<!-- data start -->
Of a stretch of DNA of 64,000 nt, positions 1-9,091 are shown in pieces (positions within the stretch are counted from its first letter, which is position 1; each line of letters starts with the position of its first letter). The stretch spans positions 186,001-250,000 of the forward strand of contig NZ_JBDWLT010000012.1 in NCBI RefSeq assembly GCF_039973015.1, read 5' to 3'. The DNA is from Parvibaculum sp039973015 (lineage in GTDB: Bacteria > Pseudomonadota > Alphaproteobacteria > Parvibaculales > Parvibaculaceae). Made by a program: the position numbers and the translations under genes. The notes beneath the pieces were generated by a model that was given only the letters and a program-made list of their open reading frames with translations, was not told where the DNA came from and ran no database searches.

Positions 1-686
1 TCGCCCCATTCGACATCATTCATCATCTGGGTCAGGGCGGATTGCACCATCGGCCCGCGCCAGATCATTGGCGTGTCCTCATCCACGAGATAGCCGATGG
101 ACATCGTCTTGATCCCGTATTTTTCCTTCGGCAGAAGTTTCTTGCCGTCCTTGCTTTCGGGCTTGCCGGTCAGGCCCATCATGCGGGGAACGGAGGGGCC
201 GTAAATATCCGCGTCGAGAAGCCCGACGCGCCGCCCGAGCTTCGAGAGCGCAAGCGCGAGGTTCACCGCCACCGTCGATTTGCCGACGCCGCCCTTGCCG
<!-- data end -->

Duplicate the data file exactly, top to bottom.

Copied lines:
Of a stretch of DNA of 64,000 nt, positions 1-9,091 are shown in pieces (positions within the stretch are counted from its first letter, which is position 1; each line of letters starts with the position of its first letter). The stretch spans positions 186,001-250,000 of the forward strand of contig NZ_JBDWLT010000012.1 in NCBI RefSeq assembly GCF_039973015.1, read 5' to 3'. The DNA is from Parvibaculum sp039973015 (lineage in GTDB: Bacteria > Pseudomonadota > Alphaproteobacteria > Parvibaculales > Parvibaculaceae). Made by a program: the position numbers and the translations under genes. The notes beneath the pieces were generated by a model that was given only the letters and a program-made list of their open reading frames with translations, was not told where the DNA came from and ran no database searches.

Positions 1-686
1 TCGCCCCATTCGACATCATTCATCATCTGGGTCAGGGCGGATTGCACCATCGGCCCGCGCCAGATCATTGGCGTGTCCTCATCCACGAGATAGCCGATGG
101 ACATCGTCTTGATCCCGTATTTTTCCTTCGGCAGAAGTTTCTTGCCGTCCTTGCTTTCGGGCTTGCCGGTCAGGCCCATCATGCGGGGAACGGAGGGGCC
201 GTAAATATCCGCGTCGAGAAGCCCGACGCGCCGCCCGAGCTTCGAGAGCGCAAGCGCGAGGTTCACCGCCACCGTCGATTTGCCGACGCCGCCCTTGCCG